MUK Report Puts Poverty Levels at 87 Percent

1659 Views Kampala, Uganda

In short
A study conducted by Makerere University has placed poverty levels in the country at 87 percent, despite several government interventions.

A study conducted by Makerere University has placed poverty levels in the country at 87 percent, despite several government interventions.

The study was conducted by Makerere College of Humanities under the three-year project on Promotion of professional social work towards social development and poverty reduction in East Africa (PROSOWO). The study, conducted between September and December 2011, was supported by the Austrian Partnership Programme in Higher Education and Research for Development (APPEAR).

The 98 page report indicates that poverty is still very high among the population notwithstanding the official statistics that show marked reductions in poverty. According to the study, 84% of the social work practitioners, who were the respondents interviewed in the study, the leading problem faced by their clients was poverty and unemployment, while 9% mentioned HIV and related diseases and another 9% mentioned domestic violence.

The research study was undertaken in the districts of Kampala, Wakiso, Iganga, Bugiri, Mbarara, Gulu and Nwoya using participatory methods to collect data from social work practitioners, employers, clients, educators, students and policy makers.

Dr. Rosalinda Lubanga, the lead researcher and Senior Lecturer at the university, says it is apparent that gender violence, ignorance and illiteracy, poor services, and prostitution are a manifestation or symptom of poverty at different levels of social organization.

Dr. Lubanga maintains that the magnitude of poverty among the target population of the social stands is very high at an aggregate of 87 percent.

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Dr Janestic Twikiriza, the project coordinator and also senior lecturer at Makerere, says other ingredients to poverty prevalence considered by the social workers include time element to the poverty problem. A number of respondents, according to Twikiriza, described poverty as an inability to meet basic needs in a required time and inability to sustain one’s life style, at a particular period of time.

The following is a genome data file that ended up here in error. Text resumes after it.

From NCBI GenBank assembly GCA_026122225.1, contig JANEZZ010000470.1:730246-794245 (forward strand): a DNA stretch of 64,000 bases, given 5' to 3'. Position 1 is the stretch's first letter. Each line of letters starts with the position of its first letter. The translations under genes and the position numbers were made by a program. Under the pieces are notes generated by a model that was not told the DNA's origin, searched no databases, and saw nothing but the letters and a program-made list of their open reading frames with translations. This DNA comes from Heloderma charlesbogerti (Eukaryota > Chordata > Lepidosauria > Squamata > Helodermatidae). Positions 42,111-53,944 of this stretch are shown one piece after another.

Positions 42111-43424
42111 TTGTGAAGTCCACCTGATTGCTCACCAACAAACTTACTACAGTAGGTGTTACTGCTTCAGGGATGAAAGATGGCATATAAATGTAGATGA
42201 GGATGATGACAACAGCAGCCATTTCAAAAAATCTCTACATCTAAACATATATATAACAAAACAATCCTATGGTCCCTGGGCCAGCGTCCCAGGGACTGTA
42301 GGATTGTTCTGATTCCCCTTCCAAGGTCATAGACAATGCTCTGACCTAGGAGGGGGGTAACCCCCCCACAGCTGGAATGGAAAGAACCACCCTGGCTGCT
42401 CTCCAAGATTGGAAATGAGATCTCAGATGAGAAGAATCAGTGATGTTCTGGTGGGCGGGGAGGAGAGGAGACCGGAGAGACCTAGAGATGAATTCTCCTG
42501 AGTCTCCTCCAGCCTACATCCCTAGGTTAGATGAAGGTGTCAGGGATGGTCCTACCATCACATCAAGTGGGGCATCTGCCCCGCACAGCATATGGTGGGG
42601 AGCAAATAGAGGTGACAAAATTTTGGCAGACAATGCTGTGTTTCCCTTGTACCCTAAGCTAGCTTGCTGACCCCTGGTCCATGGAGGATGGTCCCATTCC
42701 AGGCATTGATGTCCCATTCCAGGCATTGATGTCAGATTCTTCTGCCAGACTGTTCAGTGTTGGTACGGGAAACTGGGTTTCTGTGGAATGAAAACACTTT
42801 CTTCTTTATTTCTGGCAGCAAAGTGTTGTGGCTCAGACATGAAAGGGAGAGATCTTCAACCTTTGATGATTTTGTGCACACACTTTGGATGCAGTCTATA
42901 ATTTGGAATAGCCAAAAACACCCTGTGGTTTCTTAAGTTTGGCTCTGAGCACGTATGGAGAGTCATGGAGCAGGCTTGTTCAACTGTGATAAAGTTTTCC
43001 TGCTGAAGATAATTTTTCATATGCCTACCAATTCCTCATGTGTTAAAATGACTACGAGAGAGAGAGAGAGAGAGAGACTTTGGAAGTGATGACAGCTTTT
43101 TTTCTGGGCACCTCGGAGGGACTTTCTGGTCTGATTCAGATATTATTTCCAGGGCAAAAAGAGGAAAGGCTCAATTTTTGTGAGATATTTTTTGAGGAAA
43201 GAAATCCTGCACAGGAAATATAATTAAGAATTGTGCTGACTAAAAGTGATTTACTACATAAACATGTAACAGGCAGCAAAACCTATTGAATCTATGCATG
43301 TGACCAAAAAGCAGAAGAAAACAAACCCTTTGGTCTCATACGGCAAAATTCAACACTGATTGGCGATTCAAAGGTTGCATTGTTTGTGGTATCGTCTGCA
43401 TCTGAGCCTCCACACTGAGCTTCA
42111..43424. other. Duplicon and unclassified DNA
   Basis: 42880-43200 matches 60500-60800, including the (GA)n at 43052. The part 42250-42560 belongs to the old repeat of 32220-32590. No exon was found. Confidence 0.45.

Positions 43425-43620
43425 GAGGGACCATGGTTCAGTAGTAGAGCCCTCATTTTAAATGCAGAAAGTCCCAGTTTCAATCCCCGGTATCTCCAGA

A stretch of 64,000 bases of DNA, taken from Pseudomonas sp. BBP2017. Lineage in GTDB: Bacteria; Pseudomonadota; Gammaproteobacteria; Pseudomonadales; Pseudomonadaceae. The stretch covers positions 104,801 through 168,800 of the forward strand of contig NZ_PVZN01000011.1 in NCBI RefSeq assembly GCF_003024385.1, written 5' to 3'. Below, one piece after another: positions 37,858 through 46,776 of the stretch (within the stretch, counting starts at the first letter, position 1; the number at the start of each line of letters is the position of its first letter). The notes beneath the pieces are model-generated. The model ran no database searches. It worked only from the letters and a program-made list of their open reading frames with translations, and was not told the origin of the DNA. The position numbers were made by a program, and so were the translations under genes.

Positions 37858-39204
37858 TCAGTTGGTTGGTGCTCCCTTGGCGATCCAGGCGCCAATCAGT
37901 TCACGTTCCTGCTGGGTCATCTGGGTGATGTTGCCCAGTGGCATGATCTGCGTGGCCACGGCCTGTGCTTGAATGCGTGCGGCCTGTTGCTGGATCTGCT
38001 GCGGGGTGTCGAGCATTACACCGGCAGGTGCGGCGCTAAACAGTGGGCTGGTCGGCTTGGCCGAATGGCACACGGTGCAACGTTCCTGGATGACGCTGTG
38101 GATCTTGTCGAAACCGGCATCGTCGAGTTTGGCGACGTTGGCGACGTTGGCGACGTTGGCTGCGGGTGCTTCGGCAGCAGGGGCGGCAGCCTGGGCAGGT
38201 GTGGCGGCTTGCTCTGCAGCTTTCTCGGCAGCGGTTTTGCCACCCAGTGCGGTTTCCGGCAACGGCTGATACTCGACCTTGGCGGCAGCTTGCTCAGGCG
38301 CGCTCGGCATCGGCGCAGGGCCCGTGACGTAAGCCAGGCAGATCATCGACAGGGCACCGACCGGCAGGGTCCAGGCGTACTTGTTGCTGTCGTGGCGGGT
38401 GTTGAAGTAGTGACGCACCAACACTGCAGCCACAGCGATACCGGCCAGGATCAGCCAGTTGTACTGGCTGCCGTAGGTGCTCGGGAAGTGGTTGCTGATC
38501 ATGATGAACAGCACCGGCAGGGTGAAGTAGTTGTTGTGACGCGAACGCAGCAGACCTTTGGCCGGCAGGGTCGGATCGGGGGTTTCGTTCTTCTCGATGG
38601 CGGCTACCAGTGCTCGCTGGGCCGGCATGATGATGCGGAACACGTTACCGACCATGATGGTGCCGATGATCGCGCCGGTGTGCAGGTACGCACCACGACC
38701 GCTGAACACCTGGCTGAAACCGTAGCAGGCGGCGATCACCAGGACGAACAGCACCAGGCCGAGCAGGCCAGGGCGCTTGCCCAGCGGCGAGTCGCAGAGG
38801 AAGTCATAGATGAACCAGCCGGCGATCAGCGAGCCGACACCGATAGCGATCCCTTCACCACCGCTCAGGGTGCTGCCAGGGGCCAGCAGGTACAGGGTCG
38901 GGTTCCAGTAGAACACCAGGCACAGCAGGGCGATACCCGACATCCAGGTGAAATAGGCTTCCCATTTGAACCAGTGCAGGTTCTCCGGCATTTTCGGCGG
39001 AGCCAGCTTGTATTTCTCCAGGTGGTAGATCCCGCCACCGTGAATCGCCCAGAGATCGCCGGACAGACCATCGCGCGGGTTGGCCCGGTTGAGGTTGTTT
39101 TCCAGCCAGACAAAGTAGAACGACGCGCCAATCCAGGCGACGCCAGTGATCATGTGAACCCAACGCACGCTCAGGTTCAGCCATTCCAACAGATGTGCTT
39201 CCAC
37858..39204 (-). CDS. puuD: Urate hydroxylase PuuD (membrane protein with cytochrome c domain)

She adds that there are significantly high poverty levels based gender and locality, with female lacking basic needs such as food, clothing, health and education, and men attributing poverty to family break up arising out of inability to provide for one’s household.

In terms of locality, Twikiriza says that in urban communities such as Kampala poverty is associated with difficulty in accessing housing, unemployment, and inability to build or own land, while the rural groups identified poverty with lack of land for farming.

Other cross cutting issues included unemployment, disease, insecurity and marginalization.  In Northern Uganda poverty is still attributed to the war which existed for over 20 years till 2006.

The study recommends initiating bottom –up anti poverty programmes and involving social workers in development programmes that are aimed at lifting the lifestyle of the people.

According to the 2011 Uganda Bureau of Statistics report, the country has achieved some progress with the percentage of people living on less than one dollar a day dropping from 35 percent in 2000 to 24.5 percent in 2011.

UBOS attributes the progress to government interventions that include Plan for Modernization of Agriculture, the Poverty Eradication Action Plan and Peace, and Recovery and Development Program for Northern Uganda among others.

Early this year, the Ministry of Finance released the Poverty Status Report indicating that poverty levels among Ugandans have continued to decline. The 100-page report titled Reducing vulnerability, equalising opportunities and transforming Livelihoods says the country’s poverty levels have been on the downward trend since 1992 except in 2002/03 when a survey indicated that poverty levels had gone up.

The number of people categorised as absolutely poor stood at 9.9 million or 56.4% in 1992/93. The number reduced to 7.4million or 33.8% in 1999/2000, before going up again to 9.3 million or 38.8% in 2002/03. The report says poverty levels declined again to 8.5million or 31% in 2005/06 and 7.5 million or 24.5% in 2009/10.